New York child welfare workers held accountable in child’s death

 
According to media sources, two former child welfare workers were indicted yesterday in the death of a 4 year-old Brooklyn girl who was starved, beaten and drugged.

This is the first such prosecution in city history thanks to Kings County District Attorney Charles Hynes.

If ACS caseworker Damon Adams did his job and visited Marchella Brett-Pierce in her Bedford-Stuyvesant home, she might be alive today. Instead records indicate that he did not visit the home, but did falsify records after the girl died weighing just 18 pounds. Chereece Bell, 34, the caseworker’s direct supervisor, was charged with failing to monitor his work.

Yesterday Judge Patricia DiMango told news sources: “To say there was no failure here would just defy logic and common sense.”

Adams and Bell pleaded not guilty to charges of criminally negligent homicide, official misconduct and endangering the welfare of a child.

Bell’s bail was set at $25,000. Adams, who was charged with additional tampering and falsifying records, was ordered held on $35,000 bail.

Caseworkers first became involved with the Brett-Pierce family in November 2009 when Marchella’s youngest brother was born with illegal drugs in his system.

Prosecutors said caseworker Adams was supposed to make biweekly visits to the home. He only made two entries in the agency’s computer records between March and September which included a phone call with a source involved in the hospital incident and an attempt to visit the home in June. Six days afterwards Marchella died.  Adams then posted bogus entries saying he visited the home in March, April, June and August, prosecutors said.

“His failure to make the visits is what ultimately led to her death,” Kagan said.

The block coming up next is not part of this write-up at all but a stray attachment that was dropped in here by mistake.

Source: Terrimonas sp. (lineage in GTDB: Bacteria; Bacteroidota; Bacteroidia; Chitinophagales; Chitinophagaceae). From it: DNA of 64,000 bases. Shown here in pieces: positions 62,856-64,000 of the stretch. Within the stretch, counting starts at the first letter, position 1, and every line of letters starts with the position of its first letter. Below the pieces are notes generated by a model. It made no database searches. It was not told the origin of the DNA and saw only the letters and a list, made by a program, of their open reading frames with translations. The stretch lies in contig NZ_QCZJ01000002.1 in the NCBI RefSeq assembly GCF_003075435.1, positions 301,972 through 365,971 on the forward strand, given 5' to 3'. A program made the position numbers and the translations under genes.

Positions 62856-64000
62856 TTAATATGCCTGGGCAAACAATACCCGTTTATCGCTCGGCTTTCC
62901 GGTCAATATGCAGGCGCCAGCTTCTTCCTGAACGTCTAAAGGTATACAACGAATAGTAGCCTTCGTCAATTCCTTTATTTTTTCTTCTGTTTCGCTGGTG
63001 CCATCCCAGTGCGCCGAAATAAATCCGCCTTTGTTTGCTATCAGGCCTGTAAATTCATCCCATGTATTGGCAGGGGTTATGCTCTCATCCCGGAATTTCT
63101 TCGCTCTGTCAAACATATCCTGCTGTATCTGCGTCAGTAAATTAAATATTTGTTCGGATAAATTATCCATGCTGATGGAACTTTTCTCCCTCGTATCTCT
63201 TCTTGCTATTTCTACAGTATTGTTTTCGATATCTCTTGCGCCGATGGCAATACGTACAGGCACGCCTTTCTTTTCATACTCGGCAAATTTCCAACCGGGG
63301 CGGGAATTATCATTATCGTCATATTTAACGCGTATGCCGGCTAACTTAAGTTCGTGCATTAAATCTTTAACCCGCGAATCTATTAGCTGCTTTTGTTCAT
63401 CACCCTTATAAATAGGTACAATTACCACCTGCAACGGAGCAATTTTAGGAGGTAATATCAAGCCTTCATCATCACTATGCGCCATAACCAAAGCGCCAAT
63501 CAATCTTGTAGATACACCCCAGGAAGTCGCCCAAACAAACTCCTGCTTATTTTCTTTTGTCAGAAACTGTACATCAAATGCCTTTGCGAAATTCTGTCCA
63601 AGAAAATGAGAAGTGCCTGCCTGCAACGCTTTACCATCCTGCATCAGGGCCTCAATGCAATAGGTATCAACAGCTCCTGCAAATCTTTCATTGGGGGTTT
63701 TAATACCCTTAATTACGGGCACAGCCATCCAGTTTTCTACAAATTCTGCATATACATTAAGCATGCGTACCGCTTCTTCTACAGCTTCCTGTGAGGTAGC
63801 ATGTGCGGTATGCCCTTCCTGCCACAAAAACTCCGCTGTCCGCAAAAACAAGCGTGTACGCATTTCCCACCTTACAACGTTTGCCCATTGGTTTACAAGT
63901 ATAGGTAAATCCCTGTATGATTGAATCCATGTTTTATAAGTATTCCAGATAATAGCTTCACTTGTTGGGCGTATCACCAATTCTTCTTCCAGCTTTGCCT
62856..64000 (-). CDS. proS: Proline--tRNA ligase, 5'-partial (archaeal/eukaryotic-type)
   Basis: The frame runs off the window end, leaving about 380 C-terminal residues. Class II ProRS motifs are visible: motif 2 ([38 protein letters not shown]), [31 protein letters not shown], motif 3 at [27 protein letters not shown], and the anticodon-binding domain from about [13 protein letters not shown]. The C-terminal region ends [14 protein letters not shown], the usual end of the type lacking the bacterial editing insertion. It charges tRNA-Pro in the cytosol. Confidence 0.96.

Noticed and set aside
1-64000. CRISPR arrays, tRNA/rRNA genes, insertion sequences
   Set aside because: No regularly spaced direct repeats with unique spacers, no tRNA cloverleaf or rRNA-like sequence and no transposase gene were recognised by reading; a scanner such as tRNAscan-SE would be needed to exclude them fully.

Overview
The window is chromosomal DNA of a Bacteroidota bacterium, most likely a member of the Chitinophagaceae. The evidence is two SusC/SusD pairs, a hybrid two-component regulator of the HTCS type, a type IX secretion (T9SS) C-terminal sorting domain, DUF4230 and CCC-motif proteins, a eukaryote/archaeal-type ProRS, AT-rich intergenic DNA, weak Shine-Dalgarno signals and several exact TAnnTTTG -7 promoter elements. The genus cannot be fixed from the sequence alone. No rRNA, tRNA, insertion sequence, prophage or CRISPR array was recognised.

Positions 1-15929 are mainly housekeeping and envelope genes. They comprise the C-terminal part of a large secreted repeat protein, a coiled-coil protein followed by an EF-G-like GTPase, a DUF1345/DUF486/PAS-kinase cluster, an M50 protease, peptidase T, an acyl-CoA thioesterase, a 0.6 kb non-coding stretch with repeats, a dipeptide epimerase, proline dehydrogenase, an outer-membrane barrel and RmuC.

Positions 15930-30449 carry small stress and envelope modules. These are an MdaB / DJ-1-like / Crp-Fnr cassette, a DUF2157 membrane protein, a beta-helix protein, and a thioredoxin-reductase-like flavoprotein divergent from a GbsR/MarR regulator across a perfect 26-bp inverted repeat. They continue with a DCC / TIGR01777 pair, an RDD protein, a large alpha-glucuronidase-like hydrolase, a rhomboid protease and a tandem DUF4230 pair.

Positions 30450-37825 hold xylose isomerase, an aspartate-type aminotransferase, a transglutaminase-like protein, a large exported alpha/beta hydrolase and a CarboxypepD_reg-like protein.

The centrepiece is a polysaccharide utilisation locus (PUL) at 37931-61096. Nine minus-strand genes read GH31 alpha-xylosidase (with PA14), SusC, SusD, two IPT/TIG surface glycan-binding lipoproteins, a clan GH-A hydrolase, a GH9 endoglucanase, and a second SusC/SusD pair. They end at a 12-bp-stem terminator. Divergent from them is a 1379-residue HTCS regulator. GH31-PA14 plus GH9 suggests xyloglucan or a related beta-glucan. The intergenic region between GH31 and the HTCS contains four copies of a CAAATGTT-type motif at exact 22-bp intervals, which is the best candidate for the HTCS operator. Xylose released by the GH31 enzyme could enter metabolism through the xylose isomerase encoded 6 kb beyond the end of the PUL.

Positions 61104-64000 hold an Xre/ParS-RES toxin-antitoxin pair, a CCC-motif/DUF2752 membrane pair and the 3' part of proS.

The two ACS workers resigned a month after Marchella was found dead.

Prosecutor Jacqueline Kagan said “This child was wasting away. Had the ACS workers done their job, “this child would have been removed” from the home.”

Marchella’s grandmother Loretta Brett, 56, was also indicted Wednesday, pleading not guilty to second-degree manslaughter.

According to prosecutors, Brett slept in the same room as the child night after night as she lay tied in her bed with no food and the grandmother never reported the suspected abuse.

The innocent 4 year-old was beaten, starved, bound to her bed and forced to take multiple doses of Benadryl and other adult medication between July and September.

She died severely malnourished on September 2nd – similar to the horrific abuse and death of  Nixzmary Brown in 2006.

Marchella’s mother, Carlotta Brett-Pierce, 30, was charged in November with second-degree murder and is awaiting trial.

Brooklyn District Attorney Charles Hynes vowed to investigate whether the city agency followed recommendations it implemented after Nixzmary’s death.

Hynes said: “We’re going to find at long last what they’re doing at ACS so there are no more children fatalities. “

Faye Moore, the head of the Social Service Employees Union, said ACS layoffs and program cuts have overburdened workers. Frankly we’ve been hearing that tired excuse for years. And it’s not just Marchella who died because of ACS failures. ACS has been linked to at least four other child abuse tragedies.

In a statement, ACS said the indictments “may have the opposite effect from what’s intended because it may discourage excellent, idealistic individuals from taking” jobs as social workers.

This is not true. First … ACS doesn’t hire just social workers as caseworkers. This reporter saw an ad in the NY Times a few years ago. ACS was looking for caseworkers and the ad read that all one needed was a college degree. They did not have to be a social worker. And while shopping in Bloomingdales this reporter overheard a salesperson saying she was going for an interview to ACS. When this reporter questioned the salesperson about the interview she had just graduated from college with a degree in fine arts and had no work experience other than being a salesperson.

Kudos to District Attorney Charles Hynes for arresting these caseworkers. Our children deserve to live in happy, healthy and safe homes. If their parents are abusive and neglectful than we need a system that will protect them at all costs!

April is National Child Abuse Prevention month. Let’s start protecting our kids instead of protecting the people who are supposed to be protecting them!

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